Transient impact of omalizumab in pollen allergic patients undergoing specific immunotherapy
Article first published online: 25 JUN 2013
© 2013 John Wiley & Sons A/S. Published by John Wiley & Sons Ltd
Pediatric Allergy and Immunology
Volume 24, Issue 5, pages 427–433, August 2013
How to Cite
Transient impact of omalizumab in pollen allergic patients undergoing specific immunotherapy. Pediatr Allergy Immunol 2013: 24: 427–433., , , , , , , .
- Issue published online: 23 JUL 2013
- Article first published online: 25 JUN 2013
- Manuscript Accepted: 13 MAY 2013
- specific immunotherapy;
- seasonal allergic asthma seasonal allergic rhinitis;
Recently, we showed that combination of omalizumab with specific immunotherapy (SIT) for treatment of patients with seasonal allergic rhinitis (SAR) and comorbid seasonal allergic asthma (SAA) is safe and reduced the symptom load in a statistically significant and clinically meaningful manner during the first pollen season.
The aim of this study was to investigate long-lasting effects of an initial combination treatment with SIT+omalizumab, a monoclonal anti-IgE antibody, in a follow-up period with SIT treatment only in patients with SAR and comorbid SAA incompletely controlled by conventional pharmacotherapy.
A randomized, double-blind, placebo-controlled, multicenter trial was performed to assess the efficacy and safety of omalizumab (Xolair®) vs. placebo in combination with SIT (depigmented allergoid vaccine, Depigoid®) during the first grass pollen season. Omalizumab or placebo therapy was started 2 wk before SIT; the whole treatment lasted 18 wk. After the first pollen season, SIT was given for two subsequent years without omalizumab. Primary end-point was daily ‘symptom load’, the sum of daily scores for symptom severity and rescue medication use in the second and third year.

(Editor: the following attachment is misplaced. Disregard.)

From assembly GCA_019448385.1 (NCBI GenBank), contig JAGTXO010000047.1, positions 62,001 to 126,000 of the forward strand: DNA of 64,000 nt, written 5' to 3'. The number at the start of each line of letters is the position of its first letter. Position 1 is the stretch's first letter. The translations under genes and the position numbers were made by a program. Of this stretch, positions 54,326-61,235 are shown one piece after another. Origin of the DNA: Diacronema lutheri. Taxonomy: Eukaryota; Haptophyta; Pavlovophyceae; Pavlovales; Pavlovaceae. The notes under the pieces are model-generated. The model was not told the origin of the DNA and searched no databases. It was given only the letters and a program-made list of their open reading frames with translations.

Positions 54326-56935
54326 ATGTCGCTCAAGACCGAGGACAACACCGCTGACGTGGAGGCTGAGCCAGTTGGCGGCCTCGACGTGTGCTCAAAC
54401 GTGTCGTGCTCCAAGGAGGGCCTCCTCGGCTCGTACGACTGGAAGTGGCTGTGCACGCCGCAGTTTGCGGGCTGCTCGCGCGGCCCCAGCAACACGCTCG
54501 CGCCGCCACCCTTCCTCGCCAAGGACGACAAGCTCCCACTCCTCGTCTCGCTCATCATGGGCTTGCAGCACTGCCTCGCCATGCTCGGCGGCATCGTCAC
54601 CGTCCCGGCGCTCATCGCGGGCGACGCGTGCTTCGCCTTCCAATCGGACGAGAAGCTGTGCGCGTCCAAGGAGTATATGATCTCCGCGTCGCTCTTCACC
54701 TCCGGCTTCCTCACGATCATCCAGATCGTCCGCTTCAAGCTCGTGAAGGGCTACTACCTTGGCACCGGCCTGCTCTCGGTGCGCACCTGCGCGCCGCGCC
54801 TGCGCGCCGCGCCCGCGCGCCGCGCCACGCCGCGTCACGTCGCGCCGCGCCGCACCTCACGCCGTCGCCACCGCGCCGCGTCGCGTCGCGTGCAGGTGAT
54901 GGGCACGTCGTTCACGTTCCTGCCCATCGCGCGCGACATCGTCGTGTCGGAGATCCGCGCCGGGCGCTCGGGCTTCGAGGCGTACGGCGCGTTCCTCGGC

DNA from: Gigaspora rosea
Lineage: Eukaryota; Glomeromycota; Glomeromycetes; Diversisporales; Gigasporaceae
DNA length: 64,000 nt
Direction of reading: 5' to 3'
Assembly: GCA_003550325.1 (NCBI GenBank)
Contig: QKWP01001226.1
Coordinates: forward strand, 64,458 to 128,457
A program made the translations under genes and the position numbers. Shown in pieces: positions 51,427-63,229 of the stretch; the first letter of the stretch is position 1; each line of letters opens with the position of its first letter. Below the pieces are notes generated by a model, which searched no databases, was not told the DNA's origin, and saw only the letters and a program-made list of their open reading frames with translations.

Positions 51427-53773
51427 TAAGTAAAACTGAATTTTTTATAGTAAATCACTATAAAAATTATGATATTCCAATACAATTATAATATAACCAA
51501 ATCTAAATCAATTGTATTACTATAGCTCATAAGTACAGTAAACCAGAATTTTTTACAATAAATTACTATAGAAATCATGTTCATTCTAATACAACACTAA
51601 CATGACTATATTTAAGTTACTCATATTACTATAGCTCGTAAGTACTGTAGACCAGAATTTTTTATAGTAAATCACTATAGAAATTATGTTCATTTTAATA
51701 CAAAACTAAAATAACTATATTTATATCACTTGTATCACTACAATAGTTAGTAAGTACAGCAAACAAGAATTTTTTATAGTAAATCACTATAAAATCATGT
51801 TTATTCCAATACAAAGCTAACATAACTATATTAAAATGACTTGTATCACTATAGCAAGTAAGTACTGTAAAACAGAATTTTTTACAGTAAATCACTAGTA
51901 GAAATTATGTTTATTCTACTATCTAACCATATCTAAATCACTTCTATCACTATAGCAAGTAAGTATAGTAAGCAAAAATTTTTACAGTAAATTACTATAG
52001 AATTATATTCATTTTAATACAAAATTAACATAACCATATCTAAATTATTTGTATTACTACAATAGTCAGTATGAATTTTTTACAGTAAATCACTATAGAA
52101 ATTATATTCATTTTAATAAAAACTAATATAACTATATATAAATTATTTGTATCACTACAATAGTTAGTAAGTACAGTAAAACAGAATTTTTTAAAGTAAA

A total of 140 patients (age 11–46 yr) were randomized; 130, 128, and 114 patients finished the study after 1, 2, and 3 yr, respectively. The main efficacy variable was the mean daily symptom load as assessed in the patients' diary. No systematic differences between both analysis groups were detected in the findings from symptom load, symptom severity score, or rescue medication score. Further subjective data did not show differences between both groups in the quality-of-life data as assessed with the ACQ, AQLQ, and the RQLQ. Investigators' assessment of treatment effectiveness in the first and second year of study extension showed more patients with favorable long-term treatment outcome (‘excellent’ and ‘good’) in the SIT plus omalizumab group than in the SIT plus placebo group. In line with these findings, FEV1 improved at the end of both years in the group which was treated with the combination therapy in the double-blind study compared with the Depigoid plus placebo group.
Eighteen weeks' treatment of omalizumab in combination with SIT in patients with SAR and comorbid SAA reduced the symptom load during the treatment period but showed no prolonged effect during treatment with SIT only. A slight increase in lung function (FEV1) in patients formerly treated with the omalizumab/SIT combination therapy should encourage further evaluation of long-term effects of omalizumab.